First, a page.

I think about things like having surgeries and going on hormones to change my body every day. If I could have things any way I wanted them and not have to worry about anything else, I would love to have surgery to get rid of my chest right away. I am so ashamed of it, and binding every day is very painful, but not as bad as not binding and having it stick out and always remind me that it's there. It doesn't even feel like it's a part of my body and I just wish it were gone.
I want how I look on the outside to match how I feel on the inside. I wish I looked like other boys my age. I know that deciding to go through with this kind of thing means that I'd be risking losing the most important thing in my life, my family. That scares me more than anything in the world right now. I'm not rushing into anything as far as making decisions about hormones and surgery, but I want and need your support as I go through this.
Maybe my life would have been a lot easier if I'd been born a boy, but I'm proud of who I am and everything I've done to make it here. I need to thank you for always letting me be myself and encouraging me to go after what I want. I think I'm a good, strong person, and I always try to do the right things. I don't want you to feel like you're losing me. I love you both so much and I'm just trying to make things right for myself. I know it might be a hard path but I'm ready to take it on. If you're willing, I want you to be with me along the way.
Thank you for everything, I love you,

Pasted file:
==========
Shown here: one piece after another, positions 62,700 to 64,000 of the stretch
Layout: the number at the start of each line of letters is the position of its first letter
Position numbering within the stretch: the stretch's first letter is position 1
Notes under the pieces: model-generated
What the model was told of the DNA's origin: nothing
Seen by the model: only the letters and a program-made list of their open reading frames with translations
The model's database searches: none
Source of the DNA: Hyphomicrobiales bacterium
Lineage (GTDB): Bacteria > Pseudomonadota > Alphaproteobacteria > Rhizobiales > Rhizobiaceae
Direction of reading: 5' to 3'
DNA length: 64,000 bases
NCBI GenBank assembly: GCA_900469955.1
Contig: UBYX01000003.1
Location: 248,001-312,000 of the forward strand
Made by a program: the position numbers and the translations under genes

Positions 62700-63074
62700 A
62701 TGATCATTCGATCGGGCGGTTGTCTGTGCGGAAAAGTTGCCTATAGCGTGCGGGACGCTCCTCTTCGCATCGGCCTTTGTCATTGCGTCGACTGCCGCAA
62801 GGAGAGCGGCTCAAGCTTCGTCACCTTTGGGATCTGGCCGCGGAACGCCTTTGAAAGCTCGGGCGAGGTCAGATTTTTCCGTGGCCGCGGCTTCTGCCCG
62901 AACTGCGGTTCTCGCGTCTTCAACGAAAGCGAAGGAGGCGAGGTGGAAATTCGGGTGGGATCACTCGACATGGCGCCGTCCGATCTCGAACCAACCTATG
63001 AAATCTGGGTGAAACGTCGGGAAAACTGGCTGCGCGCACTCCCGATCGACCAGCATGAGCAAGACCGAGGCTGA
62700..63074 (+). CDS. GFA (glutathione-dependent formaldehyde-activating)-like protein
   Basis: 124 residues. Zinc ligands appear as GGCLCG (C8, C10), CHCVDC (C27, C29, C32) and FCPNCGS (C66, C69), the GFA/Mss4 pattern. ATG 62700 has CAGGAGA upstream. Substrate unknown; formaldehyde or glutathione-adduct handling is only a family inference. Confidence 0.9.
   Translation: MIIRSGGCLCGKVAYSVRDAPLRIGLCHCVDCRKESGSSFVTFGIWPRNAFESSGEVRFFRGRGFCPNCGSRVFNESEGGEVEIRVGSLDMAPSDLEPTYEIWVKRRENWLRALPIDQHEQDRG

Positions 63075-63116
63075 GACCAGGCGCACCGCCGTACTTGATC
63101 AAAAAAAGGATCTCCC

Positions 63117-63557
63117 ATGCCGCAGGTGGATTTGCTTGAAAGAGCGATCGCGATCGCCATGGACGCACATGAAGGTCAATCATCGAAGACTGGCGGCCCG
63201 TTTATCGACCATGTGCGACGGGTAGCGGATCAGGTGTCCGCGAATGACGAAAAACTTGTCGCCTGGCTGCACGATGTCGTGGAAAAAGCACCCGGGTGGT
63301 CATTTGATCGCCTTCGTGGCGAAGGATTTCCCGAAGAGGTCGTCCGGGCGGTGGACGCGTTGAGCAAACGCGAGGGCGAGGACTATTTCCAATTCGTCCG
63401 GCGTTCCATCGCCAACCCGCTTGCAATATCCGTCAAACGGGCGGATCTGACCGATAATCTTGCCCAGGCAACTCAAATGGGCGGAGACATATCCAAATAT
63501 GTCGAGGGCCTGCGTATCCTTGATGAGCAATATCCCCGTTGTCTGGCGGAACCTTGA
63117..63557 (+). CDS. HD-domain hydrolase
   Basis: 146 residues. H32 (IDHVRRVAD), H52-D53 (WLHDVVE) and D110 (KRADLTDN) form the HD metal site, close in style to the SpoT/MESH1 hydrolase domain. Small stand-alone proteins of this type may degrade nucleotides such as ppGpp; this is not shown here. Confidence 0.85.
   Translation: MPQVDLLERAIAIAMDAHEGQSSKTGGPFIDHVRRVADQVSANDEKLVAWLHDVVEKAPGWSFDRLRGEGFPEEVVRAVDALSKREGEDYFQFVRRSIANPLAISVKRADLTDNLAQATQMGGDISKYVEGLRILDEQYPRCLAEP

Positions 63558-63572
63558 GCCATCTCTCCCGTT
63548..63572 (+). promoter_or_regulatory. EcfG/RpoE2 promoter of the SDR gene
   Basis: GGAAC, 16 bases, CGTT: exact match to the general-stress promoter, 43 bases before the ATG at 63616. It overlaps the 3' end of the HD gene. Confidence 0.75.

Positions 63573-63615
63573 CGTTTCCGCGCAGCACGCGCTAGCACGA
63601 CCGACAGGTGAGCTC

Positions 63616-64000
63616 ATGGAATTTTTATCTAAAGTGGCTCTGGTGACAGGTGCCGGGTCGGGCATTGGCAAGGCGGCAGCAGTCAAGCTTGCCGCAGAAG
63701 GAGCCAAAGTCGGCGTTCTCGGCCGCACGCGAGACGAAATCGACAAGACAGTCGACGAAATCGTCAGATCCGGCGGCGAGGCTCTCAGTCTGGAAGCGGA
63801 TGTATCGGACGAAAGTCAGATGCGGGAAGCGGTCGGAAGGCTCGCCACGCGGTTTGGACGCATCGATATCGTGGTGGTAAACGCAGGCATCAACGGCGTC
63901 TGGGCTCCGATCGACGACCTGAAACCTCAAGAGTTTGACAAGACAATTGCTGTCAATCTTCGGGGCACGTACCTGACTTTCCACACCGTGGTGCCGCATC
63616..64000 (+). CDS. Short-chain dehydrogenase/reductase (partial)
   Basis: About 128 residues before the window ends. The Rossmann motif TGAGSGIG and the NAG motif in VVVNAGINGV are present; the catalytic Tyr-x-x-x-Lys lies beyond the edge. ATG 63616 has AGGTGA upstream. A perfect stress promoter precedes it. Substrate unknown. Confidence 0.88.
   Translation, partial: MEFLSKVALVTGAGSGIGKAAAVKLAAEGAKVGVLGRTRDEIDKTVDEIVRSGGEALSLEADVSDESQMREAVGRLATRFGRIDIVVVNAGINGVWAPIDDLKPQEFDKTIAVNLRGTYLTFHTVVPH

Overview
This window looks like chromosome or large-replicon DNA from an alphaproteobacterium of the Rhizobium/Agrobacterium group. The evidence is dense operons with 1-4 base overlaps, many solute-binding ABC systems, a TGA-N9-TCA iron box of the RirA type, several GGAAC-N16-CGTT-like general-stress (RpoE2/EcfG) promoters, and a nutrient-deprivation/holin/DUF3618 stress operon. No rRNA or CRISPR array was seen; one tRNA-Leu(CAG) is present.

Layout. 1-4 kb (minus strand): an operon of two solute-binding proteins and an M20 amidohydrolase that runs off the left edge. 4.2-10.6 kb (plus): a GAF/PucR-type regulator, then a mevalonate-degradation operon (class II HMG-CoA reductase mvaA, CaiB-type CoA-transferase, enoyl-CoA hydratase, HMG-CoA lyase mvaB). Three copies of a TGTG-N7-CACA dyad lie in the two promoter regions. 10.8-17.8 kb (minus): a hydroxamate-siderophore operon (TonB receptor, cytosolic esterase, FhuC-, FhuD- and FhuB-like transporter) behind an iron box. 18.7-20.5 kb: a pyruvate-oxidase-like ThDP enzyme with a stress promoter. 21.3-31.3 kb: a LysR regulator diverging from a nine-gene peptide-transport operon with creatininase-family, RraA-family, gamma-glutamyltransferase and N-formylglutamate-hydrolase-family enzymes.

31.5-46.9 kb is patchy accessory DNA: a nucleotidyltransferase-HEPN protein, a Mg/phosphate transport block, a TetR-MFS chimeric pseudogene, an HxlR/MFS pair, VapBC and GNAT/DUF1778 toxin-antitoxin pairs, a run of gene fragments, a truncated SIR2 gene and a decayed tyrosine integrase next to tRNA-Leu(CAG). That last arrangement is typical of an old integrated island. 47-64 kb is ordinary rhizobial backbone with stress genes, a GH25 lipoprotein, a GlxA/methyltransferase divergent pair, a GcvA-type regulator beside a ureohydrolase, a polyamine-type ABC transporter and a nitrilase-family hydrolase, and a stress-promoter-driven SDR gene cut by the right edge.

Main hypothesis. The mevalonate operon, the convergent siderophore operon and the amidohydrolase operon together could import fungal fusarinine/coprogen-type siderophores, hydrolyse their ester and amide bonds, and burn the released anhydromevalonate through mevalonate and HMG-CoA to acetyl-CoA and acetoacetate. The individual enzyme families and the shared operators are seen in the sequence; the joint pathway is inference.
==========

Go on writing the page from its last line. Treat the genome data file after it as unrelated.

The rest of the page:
And here is the therapist's letter to my doctor reccommending me for HRT:
March 11, 2003
[my doctor's name and address]
Dear Dr. L****:
It is my pleasure to write this letter in support of Kael P**** who is requesting consultation regarding male hormone therapy for transition from female to male. Mr. P**** presents a clear clinical case of Gender Identity Disorder as outlined in the DSM-IV of the APA
Mr. P**** has not been in formal counseling with me regarding this issue, but I have worked with him as a colleague at [workplace] for one year. During that time, I have known him to be extremely well integrated mentally and socially. We have discussed the gender issue at length.
From a mental health perspective, I fully support Kael's desire to undergo gender reassignment. He and I will meet as needed for the foreseeable future.
Please feel free to contact me if you have further questions.
With continued high regard and gratitude for your work, I am [therapist's name]
[name and signature]